Howards End is an exploration of what is often called the ‘spirit of place’, and it is a novel that values the countryside over the city, tradition over the modern world, and stillness over movement and change. The traditions and the stillness that the novel champions are associated with the rural world and in particular the house that gives the novel its name. The famous epigraph of the novel is ‘only connect’, which discloses the novel’s aim right at its beginning. Contraries will be reconciled and the values that the book associates with the countryside will endure, even as modernity progresses and London grows. London represents a hostile and destructive modernity, which is characterised by constant movement, and the dissolution of individual identity in the noise and anonymity of the city street and the crowd. As such London is the destroyer of the traditional values and ways of living that the novel finds in the countryside. Howards End, however, never wholly manages to ‘connect’ its opposites or to satisfactorily resolve or harmonize the contraries its sets against one another. If Howards End fails here, it fails as a result of its own good faith, in refusing to imagine that London and modernity are not there and retreating into some fantasized pastoral utopia. Even as it searches for a means of ensuring that the traditional values of the countryside will survive, it accepts the inexorable, though lamentable progress of modernity, and London’s expansion through the growth of its suburbs, as they swallow up more and more of the countryside of the Home Counties, where Howards End stands.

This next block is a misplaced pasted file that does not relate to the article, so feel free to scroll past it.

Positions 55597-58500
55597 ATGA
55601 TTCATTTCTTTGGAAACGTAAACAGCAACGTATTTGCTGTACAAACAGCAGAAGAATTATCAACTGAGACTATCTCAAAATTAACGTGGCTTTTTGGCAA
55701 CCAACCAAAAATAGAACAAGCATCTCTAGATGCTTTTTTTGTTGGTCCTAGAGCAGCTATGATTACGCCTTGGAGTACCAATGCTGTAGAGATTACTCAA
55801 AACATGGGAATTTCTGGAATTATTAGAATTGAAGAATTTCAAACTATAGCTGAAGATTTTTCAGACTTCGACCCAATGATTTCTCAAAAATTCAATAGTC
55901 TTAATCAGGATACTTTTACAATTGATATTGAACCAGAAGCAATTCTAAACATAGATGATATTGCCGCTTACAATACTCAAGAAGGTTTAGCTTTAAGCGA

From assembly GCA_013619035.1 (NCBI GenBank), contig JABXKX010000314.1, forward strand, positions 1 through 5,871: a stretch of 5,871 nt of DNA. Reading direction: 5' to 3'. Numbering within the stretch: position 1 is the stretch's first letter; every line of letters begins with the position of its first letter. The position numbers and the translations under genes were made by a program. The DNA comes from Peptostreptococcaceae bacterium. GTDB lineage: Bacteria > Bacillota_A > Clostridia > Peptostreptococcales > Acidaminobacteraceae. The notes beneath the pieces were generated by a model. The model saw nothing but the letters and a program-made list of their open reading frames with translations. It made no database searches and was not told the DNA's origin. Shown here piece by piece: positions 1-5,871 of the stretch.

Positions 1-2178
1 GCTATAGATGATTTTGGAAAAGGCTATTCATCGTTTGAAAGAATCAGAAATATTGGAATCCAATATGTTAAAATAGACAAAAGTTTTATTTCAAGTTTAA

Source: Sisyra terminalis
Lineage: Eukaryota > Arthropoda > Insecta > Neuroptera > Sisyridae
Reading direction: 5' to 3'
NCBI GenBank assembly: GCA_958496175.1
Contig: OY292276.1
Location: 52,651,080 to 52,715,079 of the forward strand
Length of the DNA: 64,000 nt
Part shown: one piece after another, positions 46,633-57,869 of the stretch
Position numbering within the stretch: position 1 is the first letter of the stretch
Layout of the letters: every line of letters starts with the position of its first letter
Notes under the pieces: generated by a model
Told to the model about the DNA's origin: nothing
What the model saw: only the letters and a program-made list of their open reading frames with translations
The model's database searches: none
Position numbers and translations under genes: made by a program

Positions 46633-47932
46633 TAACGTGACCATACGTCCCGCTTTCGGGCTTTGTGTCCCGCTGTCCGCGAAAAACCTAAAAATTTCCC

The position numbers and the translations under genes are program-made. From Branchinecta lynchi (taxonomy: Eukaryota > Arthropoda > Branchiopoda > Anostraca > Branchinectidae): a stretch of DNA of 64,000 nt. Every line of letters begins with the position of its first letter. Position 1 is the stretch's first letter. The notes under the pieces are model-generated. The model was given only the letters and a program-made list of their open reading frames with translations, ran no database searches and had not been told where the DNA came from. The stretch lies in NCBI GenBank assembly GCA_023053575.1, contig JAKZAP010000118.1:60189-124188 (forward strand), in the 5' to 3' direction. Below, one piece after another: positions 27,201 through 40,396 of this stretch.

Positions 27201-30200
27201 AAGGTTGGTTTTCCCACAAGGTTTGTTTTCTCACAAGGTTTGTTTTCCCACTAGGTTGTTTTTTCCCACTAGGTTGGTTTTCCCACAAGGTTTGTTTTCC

The search for a home is a guiding theme of Howards End. Early in the novel Margaret and Helen Schlegel are dispirited at the prospect of losing theirs at Wickham Place. The lease on their well-appointed residence is about to run out, developers are about to move in, and Margaret and Helen ask what are the ‘warp and woof of the world?’ The ‘warp’ says Margaret, is money, and when Helen asks what the woof is, Margaret replies ‘very much what one chooses… it’s something that isn’t money – one can’t say more.’ (136) Always seeking answers to unanswerable questions, they continue to wonder what it might be, until Margaret says